Tennessee Governor Poised to Raise Gas Tax by Six Cents per Gallon
"The Tennessee General Assembly handed Gov. Bill Haslam (R) a major victory Wednesday, approving his plan to raise the tax on gas and diesel to help fund a $10 billion backlog in needed transportation projects, writes Joel Ebert, state government reporter for The Tennessean.
The last time the 21.4-cent gas tax was increased was 1989.
Unlike the highly partisan 12-cent gas tax increase in California that two weeks earlier also passed both chambers of the legislature on one day, a bipartisan coalition of legislators approved the Tennessee measure in the House a 60-37 vote, followed by a 25-6 vote in the Senate.
"To be sure, there are differences between the versions passed, but if either the House or Senate agrees to conform to the other, then the bill could avoid going to conference committee," reports Meg Garner for the Memphis Business Journal.
The bills, HB 0534, by Representative Glen Casada, R-Thompson Station and SB 1221 by Senator Mark Norris, R-Collierville, go by the acronym IMPROVE: Improving Manufacturing, Public Roads and Opportunities for a Vibrant Economy Act.
Unveiled by Gov. Haslam in January, it has proven to be very controversial, as are most bills that increase constituents' taxes, although the governor's webpage describes it as "the largest tax cut in Tennessee history."
Opponents, such as Rep. Jerry Sexton, R-Bean Station, pushed "an alternative plan to redirect $200 million in existing state sales taxes for road improvements but were thwarted at thwarted at the committee level," reported Andy Sher for the Times Free Press in March.
The argument against the Sexton plan was that fuel taxes are in effect a user fee and that general fund revenue from sales taxes, which helps pay for education and other general functions of state government, wasn't fair to non-drivers, went against decades of practice and was risky to boot.
For the California bill to get a few votes from reluctant legislators to attain the required two-thirds threshold for passage, Gov. Jerry Brown and legislative leaders agreed to $1 billion in side deals, plus added a generous loophole for the trucking industry that will set-back air quality improvements in the state that already suffers the worst air quality in the nation.
In Tennessee, all constituents will enjoy targeted tax reductions listed in the IMPROVE Act, including cutting "taxes on groceries, reductions to the franchise and excise tax, starting the phase-out of the Hall Income Tax on certain investments, and property tax relief for eligible disabled veterans and the elderly," writes Ebert.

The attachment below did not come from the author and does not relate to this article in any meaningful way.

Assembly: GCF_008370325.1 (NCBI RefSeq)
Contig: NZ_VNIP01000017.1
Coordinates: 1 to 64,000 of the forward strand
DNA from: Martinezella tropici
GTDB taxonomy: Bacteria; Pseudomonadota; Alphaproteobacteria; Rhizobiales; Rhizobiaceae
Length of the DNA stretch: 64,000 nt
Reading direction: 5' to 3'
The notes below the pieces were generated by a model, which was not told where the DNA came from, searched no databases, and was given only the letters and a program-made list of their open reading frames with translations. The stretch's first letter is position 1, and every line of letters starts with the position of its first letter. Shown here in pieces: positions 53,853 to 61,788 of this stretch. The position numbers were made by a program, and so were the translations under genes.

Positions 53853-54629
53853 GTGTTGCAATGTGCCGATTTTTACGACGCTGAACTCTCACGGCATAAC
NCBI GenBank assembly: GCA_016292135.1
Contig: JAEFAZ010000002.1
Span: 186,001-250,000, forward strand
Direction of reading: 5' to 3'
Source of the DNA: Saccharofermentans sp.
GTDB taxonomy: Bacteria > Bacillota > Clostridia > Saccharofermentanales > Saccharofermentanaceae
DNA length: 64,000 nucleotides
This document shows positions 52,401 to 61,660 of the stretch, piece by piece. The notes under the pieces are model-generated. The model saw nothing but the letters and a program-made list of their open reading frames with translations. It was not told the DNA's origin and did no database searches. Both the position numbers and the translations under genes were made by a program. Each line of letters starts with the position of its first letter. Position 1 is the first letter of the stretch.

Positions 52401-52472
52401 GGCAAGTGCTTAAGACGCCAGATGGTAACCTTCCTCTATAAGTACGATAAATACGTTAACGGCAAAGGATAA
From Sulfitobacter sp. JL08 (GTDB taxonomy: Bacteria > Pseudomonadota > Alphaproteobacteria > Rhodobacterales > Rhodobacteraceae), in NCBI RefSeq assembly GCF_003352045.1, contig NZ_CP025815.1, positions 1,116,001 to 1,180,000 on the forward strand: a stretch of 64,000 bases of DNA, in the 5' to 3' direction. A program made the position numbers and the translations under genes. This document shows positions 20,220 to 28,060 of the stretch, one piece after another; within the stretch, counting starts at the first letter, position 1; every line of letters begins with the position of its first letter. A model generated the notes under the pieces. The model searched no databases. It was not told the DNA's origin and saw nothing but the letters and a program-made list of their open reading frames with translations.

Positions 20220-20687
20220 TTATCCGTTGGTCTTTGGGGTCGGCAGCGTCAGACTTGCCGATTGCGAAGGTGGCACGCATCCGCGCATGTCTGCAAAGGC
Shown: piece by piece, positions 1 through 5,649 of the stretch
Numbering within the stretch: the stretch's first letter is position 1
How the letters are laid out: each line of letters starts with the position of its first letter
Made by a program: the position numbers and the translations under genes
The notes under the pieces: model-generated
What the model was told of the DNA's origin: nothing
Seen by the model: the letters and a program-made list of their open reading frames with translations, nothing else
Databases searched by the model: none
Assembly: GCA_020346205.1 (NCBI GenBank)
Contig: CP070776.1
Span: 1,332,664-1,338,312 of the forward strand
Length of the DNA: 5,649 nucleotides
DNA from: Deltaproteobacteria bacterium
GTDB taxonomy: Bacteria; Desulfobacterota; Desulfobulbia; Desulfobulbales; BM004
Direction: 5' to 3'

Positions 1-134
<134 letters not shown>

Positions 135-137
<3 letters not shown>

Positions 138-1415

However, reducing taxes that are directed to the General Fund in exchange for increasing gas taxes that only fund roads, known as a tax shift, can imperil other state programs, similar to the effect of tax diversions. That was the central issue in the debate between Gov. Chris Christie (R-N.J) and the legislature that delayed a 23-cents gas tax increase, approved last October.
Electric Vehicle (EV) Fee
- increases motor vehicle registration fees by $5.00;
- increases the registration fee for private and commercial motor vehicles operating for hire and transporting passengers by $10.00; and
- increases the registration taxes for freight motor vehicles by $20.00.
Fuel tax increases phased-in over three years
A four-cent increase occurs on July 1, 2017, followed by one cent a gallon on July 1, 2018 and July 1, 2019. The bill also includes an inflation adjustment for the taxes.
The bill includes an amendment that will prohibit local governments from further taxing gasoline which they currently can do.
A January post indicated that Tennessee might increase its gas tax this year, along with Alaska, Louisiana, and possibly South Carolina and Mississippi. However, most likely is Indiana, according to an article by Kaitlin L Lange and Tony Cook published in The Indianapolis Star on Thursday.
Indiana lawmakers are poised to pass a much-talked-about roads funding plan that would increase gasoline taxes by 10 cents a gallon, pave the way for tolling and dedicate all money collected at the pump to roads by 2025.
Both chambers have to approve the final version before it's sent to the governor to consider.
In addition to raising gas and diesel taxes, House Bill 1002 by Rep. Edmond Soliday, "would instruct the Indiana Department of Transportation to apply for a federal waiver and to study how tolls could be added," according to a February post on the legislation. Like the California and Tennessee gas tax legislation, it also adds an electric vehicle annual fee ($150). Unlike the two other bills, though, it adds an annual hybrid fee of $50 as well.
The bill hikes the diesel tax by 10-cents as well, "while the version advanced by the Senate Committee on Tax and Fiscal Policy proposes a 6-cent increase phased in over two years," according to Fox59.
An April 20 statement from Gov. Eric J. Holcomb (who replaced now-Vice President Mike Pence on the November ballot) congratulated the state lawmakers for their plan, and the reporters also indicated he is in support of the legislation.
Hat tip to AASHTO Daily Transportation Update.
- Government / Politics
- Bipartisan Cooperation
- Diesel Tax
- EV fees
- IMPROVE Act
- State Gas Tax Increase
- State Gas Tax Legislation
- Tax Cuts
- Tax Diversions
- Tax Shift
- Tolling the Interstate Highways
- Vehicle Registration Fees
- Gov. Bill Haslam
- Gov. Eric J. Holcomb
- Edmond Soliday